# Field inside spherical hole inside dielectric

• sergiokapone
In summary, there are two different solutions to the problem of finding the electric field inside a dielectric with a small hole. One solution, based on the equations (11.25) and (11.8) from http://www.feynmanlectures.caltech.edu/II_11.html#Ch11-S4, yields an equation for the electric field inside the hole as (epsilon + 2)/3 * E. The other solution, based on the superposition principle and boundary conditions, yields an equation for the electric field inside the hole as 3*epsilon/(2*epsilon + 1) * E. While both derivations seem valid, further explanation is needed to determine which solution is correct.

#### sergiokapone

Let we have a dielectric with field ##E## inside and with a little hole. I have problem. I get a two different answers on this problem, and I try to understand which one of them correct.

As mentioned in http://www.feynmanlectures.caltech.edu/II_11.html#Ch11-S4 (11.25), the electric field in cavity (in SGS)

E_{hole} = E + \frac{4\pi}{3}P

with (11.8) ##P = \frac{1}{4\pi}(\epsilon-1)E## (in SGS), the field inside hole:

E_{hole} = \frac{\epsilon + 2}{3} E

Another solution based directly on the superposition pinciple and boundary conditions for the electric field.

Lets look to the sphere's equatorial plane. The field on every point consist of field ##E## - field inside dielectric and a field of dipole ##\frac{p}{r^3}##:

E_{equator} = E + \frac{p}{\epsilon r^3}

Boundary conditions for the tangential fields

E_{hole} = E_{equator}

For one of the pole point

E_{pole} = E - \frac{2p}{\epsilon r^3}

Boundary conditions for the normal field on pole

E_{hole} = \epsilon E_{pole}

Thus I have two equations
\begin{align}
E_{hole} = E + \frac{p}{\epsilon r^3} \\
E_{hole}/\epsilon = E - \frac{2p}{\epsilon r^3}
\end{align}

This two equations give me the different answer:

E_{hole} = \frac{3\epsilon}{2\epsilon + 1} E

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I believe the first answer is correct, with very solid derivation.

For your second approach, I am not sure about your Equation-3. If I understand correctly, it requires the assumption of a uniform field distribution. However, here the field distribution in the sphere should be non-uniform (distorted polarization in the curvature surface, and more concentrated into poles).

metatrons, thanks, but I found the second answer the same as in Jackson "Classical Electrodynamics" (Chapter 4, 4.4 Boundary- Value Problems with Dielectrics, p 159, (4.59)) obtained there in different way.

sergiokapone said:
metatrons, thanks, but I found the second answer the same as in Jackson "Classical Electrodynamics" (Chapter 4, 4.4 Boundary- Value Problems with Dielectrics, p 159, (4.59)) obtained there in different way.

Other than that I did not find anything wrong in both derivation. I would also like to see if there are a sound explanation about it.

What do you call E in your eq 3?
In Feynman's treatment, E is the field in the dielectric without a hole. So the field in the equatorial plane of the sphere (in the hole) is E. This is the superposition of the filed without the sphere plus the dipole field of the sphere.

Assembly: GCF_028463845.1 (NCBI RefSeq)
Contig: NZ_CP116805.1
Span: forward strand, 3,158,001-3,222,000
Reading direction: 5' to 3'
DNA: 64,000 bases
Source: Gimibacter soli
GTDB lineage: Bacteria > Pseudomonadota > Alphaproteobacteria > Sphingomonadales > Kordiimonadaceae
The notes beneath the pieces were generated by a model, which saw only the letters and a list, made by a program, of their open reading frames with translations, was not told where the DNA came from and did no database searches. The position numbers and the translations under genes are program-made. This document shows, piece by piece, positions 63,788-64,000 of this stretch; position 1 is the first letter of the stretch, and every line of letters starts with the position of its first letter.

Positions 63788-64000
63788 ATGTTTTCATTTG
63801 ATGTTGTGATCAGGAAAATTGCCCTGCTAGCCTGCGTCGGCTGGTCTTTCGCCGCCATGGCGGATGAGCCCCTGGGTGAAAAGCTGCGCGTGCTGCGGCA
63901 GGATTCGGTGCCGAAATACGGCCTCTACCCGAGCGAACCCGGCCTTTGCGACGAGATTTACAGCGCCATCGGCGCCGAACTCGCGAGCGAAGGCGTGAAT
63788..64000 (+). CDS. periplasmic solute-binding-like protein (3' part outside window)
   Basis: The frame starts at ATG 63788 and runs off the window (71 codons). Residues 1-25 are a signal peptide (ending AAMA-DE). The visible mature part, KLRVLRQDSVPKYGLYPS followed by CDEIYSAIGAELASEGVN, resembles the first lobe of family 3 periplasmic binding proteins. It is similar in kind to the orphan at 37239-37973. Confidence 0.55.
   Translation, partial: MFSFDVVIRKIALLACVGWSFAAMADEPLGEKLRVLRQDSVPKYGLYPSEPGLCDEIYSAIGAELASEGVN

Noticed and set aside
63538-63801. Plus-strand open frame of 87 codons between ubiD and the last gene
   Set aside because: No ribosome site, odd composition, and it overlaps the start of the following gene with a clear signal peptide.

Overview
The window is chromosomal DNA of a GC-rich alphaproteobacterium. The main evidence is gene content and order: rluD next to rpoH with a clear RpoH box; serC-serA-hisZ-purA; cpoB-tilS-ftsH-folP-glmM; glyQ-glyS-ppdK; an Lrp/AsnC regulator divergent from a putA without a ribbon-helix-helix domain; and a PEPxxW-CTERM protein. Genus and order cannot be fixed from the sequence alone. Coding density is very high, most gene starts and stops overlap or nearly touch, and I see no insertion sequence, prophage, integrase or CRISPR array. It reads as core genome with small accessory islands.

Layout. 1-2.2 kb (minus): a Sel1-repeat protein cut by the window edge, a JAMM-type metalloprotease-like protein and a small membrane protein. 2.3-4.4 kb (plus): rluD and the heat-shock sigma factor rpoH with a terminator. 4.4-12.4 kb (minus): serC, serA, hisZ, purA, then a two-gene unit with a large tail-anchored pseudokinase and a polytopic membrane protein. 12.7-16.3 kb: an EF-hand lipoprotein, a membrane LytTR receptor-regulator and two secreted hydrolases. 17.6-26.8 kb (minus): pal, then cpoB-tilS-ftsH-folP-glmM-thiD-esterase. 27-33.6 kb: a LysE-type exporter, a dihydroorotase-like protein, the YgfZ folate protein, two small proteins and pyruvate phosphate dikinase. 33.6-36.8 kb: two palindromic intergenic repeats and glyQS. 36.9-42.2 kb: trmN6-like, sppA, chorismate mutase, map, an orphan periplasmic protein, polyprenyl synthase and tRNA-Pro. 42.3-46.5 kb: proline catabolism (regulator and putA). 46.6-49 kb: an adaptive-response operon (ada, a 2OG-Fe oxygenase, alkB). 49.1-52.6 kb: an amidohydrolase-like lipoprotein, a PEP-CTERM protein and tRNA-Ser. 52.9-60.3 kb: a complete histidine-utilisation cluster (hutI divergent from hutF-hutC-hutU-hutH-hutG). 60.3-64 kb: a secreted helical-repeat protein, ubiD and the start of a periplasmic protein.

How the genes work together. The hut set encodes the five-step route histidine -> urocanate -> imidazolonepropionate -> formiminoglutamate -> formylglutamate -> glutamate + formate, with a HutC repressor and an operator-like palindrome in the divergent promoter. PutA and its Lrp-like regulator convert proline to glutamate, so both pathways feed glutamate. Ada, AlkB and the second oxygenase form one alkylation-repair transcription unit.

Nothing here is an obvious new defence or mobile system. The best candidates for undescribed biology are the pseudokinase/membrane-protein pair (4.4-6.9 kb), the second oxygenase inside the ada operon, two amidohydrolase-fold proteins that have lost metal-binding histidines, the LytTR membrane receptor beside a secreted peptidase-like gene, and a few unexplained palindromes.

In eq 3, ##E## -- is the field inside the dielectric without hole (or the field far from the hole). So, the field in the equatorial plane is supperposition of the ##E## field and field of the hole (which is dipole field). Is something uncorrect here?

Then E_equator is the field with the sphere in hole or without?

I do not understand question. Hole - is the sphere. Hole - is a spherical hole. Thus E_equator is the field of the spherical hole + field E.

## 1. What is the concept of a "field inside spherical hole inside dielectric"?

The concept of a field inside spherical hole inside dielectric refers to the electric field that exists within a spherical cavity or hole that is filled with a dielectric material. This electric field is created by the presence of charged particles within the dielectric material.

## 2. How is the electric field inside a spherical hole inside dielectric calculated?

The electric field inside a spherical hole inside dielectric can be calculated using the formula E = Q/(4πεr^2), where Q is the charge of the particles within the dielectric material, ε is the permittivity of the material, and r is the distance from the center of the spherical hole to the location where the electric field is being measured.

## 3. What factors affect the strength of the electric field inside a spherical hole inside dielectric?

The strength of the electric field inside a spherical hole inside dielectric is affected by the charge of the particles within the dielectric material, the permittivity of the material, the distance from the center of the spherical hole, and the size and shape of the hole.

## 4. How does the presence of a dielectric material affect the electric field inside a spherical hole?

The presence of a dielectric material within a spherical hole creates a polarizing effect, which causes the electric field to be stronger inside the hole compared to the surrounding space. This is due to the alignment of the charges within the dielectric material, which enhances the electric field strength.

## 5. Can the electric field inside a spherical hole inside dielectric be manipulated?

Yes, the electric field inside a spherical hole inside dielectric can be manipulated by changing the charge of the particles within the dielectric material, altering the permittivity of the material, or changing the size and shape of the spherical hole. This makes it a useful concept in various applications, such as in capacitors and electronic devices.